In fact, VAT is an increasingly important tax to be considered by the international tax planner, and Lara has written an article on VAT with the help of colleagues from Alvarez and Marsal LLP. Lara focuses on the different source rules for VAT between different countries and how a double charge to VAT may be incurred in some instances.
The conference season is upon us again, and following the ITPA Monaco conference a couple of weeks ago, I will be in Geneva and Zurich at the end of this month, in Lisbon in mid-May, and in Zurich again in early June. Amongst the topics I will be covering at these conferences are concepts for investing into China, India and some African countries, the taxation of Private Equity funds, investment in European real estate, and recent developments in international tax law in the US, UK and EU.
As always, I will be delighted to hear from you with your views on the above comments, and generally hear your views on the current economic, political and business climates.
The Long Arm of the (US) Law
The expression ‘the long arm of the law’ has taken on a whole new meaning. You may have thought that if you were not a United States citizen or resident, or responsible for a United States corporation, trust, estate, partnership, or other business entity, your financial affairs would be of no interest to the IRS. Wrong!
True, it is only “persons” as defined (but see below) who are required each year to disclose to the United States Department of the Treasury detailed information about each non-United States financial account (including bank, securities, or other types of financial account) in which such a person has a financial interest in or signature authority over. The term account also “includes any bank, securities, securities derivatives or other financial instruments accounts … and any accounts in which the assets are held in a commingled fund, and the account owner holds an equity interest in the fund (including mutual funds).” Since partnerships and trusts are pass-through entities, their non-United States accounts are reportable by the U.S. persons partners and trust beneficiaries, unless these entities file the forms themselves.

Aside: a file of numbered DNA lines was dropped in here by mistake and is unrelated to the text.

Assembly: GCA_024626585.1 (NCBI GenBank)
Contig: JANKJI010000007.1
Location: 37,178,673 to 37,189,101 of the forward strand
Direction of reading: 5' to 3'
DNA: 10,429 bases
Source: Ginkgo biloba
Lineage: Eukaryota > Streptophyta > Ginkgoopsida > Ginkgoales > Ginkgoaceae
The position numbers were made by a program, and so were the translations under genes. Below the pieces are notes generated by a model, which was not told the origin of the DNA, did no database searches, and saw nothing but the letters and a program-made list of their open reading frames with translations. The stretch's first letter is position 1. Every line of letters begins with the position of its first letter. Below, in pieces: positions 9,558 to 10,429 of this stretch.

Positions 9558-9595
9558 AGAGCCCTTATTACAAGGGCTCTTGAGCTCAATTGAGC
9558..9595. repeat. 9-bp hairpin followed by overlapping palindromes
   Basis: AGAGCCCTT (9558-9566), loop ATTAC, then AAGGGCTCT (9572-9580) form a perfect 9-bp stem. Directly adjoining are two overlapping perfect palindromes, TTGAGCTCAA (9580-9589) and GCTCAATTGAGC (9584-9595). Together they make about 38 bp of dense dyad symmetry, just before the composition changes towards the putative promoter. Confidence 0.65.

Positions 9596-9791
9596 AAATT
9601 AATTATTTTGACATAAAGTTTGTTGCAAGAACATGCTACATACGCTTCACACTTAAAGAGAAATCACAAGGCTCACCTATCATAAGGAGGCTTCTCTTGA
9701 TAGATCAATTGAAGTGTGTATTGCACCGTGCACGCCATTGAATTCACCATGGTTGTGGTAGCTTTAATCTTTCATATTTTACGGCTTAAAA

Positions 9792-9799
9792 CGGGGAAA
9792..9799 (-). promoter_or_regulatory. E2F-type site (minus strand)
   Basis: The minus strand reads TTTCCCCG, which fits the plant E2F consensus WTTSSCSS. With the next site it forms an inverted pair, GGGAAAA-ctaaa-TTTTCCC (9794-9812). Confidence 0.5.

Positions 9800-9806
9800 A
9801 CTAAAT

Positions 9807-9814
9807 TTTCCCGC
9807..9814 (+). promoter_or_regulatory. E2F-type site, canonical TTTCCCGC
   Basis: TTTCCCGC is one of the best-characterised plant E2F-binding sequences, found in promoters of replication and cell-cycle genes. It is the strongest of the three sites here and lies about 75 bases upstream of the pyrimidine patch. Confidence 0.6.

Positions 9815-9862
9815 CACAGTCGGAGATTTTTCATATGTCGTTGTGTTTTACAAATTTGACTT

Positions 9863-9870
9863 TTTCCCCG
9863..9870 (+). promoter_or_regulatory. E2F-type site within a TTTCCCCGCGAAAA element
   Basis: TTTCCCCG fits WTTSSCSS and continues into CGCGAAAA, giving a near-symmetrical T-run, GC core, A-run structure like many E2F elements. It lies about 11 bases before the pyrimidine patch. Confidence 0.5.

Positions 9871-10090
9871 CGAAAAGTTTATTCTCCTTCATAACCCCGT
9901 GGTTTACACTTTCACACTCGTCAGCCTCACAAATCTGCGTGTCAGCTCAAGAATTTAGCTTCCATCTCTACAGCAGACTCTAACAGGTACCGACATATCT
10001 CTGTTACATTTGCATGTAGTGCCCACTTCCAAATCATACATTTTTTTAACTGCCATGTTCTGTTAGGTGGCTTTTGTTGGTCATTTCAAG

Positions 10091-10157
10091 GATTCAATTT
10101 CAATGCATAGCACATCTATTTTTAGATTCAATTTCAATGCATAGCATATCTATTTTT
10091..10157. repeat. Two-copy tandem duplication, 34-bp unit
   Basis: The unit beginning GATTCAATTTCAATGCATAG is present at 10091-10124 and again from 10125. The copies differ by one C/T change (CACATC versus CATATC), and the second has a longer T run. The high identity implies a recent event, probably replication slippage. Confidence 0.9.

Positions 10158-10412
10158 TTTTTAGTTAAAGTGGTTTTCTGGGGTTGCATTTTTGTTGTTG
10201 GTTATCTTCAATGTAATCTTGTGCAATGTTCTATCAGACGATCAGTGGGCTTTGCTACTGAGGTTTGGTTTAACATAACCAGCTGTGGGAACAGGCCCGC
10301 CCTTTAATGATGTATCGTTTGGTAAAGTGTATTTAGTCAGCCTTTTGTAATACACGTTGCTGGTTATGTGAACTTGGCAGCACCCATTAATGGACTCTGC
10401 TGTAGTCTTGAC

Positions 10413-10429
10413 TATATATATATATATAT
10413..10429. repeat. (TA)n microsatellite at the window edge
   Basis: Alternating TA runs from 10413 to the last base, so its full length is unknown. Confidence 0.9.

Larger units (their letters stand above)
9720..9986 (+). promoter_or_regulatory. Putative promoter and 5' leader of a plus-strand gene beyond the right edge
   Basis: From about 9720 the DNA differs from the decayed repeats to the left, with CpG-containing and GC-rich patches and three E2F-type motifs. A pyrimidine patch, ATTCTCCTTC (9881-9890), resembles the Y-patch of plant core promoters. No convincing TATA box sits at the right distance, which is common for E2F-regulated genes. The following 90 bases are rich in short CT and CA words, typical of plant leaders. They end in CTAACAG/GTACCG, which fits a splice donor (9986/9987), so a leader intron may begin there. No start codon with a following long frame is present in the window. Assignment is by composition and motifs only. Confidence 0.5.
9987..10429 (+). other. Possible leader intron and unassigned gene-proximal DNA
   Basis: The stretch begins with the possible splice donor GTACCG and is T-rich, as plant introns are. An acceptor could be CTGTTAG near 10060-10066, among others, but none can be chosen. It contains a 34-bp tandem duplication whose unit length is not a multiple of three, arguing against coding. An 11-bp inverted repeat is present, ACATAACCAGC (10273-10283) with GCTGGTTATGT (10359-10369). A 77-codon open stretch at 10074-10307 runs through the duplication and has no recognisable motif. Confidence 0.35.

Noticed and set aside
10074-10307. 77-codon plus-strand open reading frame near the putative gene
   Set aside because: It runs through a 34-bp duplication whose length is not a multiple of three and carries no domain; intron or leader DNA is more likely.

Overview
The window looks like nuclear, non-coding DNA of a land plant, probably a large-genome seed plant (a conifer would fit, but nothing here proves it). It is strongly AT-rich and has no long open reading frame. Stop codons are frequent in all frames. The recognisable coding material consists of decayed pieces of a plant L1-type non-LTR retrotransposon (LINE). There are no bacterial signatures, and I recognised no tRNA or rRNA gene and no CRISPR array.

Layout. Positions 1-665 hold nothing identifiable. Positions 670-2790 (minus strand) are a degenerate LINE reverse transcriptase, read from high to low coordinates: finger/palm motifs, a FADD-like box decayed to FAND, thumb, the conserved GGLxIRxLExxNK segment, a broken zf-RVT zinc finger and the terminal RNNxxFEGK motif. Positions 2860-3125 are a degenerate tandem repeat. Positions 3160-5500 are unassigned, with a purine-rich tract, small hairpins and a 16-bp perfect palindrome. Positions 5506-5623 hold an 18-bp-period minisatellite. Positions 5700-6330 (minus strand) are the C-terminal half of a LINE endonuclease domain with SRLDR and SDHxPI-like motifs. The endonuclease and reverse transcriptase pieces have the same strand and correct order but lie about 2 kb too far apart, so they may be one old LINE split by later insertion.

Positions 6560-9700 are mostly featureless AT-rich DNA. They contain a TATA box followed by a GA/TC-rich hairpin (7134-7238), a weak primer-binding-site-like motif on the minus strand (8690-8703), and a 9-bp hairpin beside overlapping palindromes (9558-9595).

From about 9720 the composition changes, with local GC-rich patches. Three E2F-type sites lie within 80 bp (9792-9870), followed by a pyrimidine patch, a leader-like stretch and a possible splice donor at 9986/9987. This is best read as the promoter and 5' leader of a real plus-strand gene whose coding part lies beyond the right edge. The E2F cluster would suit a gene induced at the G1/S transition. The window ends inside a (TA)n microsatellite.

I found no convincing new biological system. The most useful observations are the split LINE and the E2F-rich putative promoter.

The relevant form, officially designated as TDF 90-22.1 and more informally called the FBAR (foreign bank account report), is not an income tax return and is not presently filed with any income tax return; indeed, it has its genesis not in the tax law but in the Bank Secrecy Act of 1970. Reportable accounts are those which individually or in the aggregate have more than US$10,000 in them on any day in the calendar year. If an account is reportable, the form filer must list the account number, the name and address of the place where the account is held, and (historically) only indicate, in general categories, the highest account balance or value during the calendar year. This form is due on 30 June to report accounts with regard to the preceding year, and the form is filed at a special office in Detroit, Michigan. The filer must also indicate whether he/she/it has a financial interest in the account or is merely a signatory. Historically, if one was only a signatory and the real owner was a non-United States person, a simple statement to that effect, without identifying the real owner, was sufficient.
And now let’s look at the definition of a “person” for these purposes. Iin October 2008, the Treasury published a revised form which has gone largely unnoticed. The new form, which is already required for calendar year 2008 reporting and thus is retroactive in its effect to 1 January 2008, is revolutionary in its scope. It now states that it must be filed by any “United States person”, a term now defined to include a “citizen or resident of the United States or a person in and doing business in the United States.” Plainly, this expanded definition intentionally imposes a filing obligation on many non-residents and may encompass anyone who earns any United States-source business income and who has been “in the United States” (see below).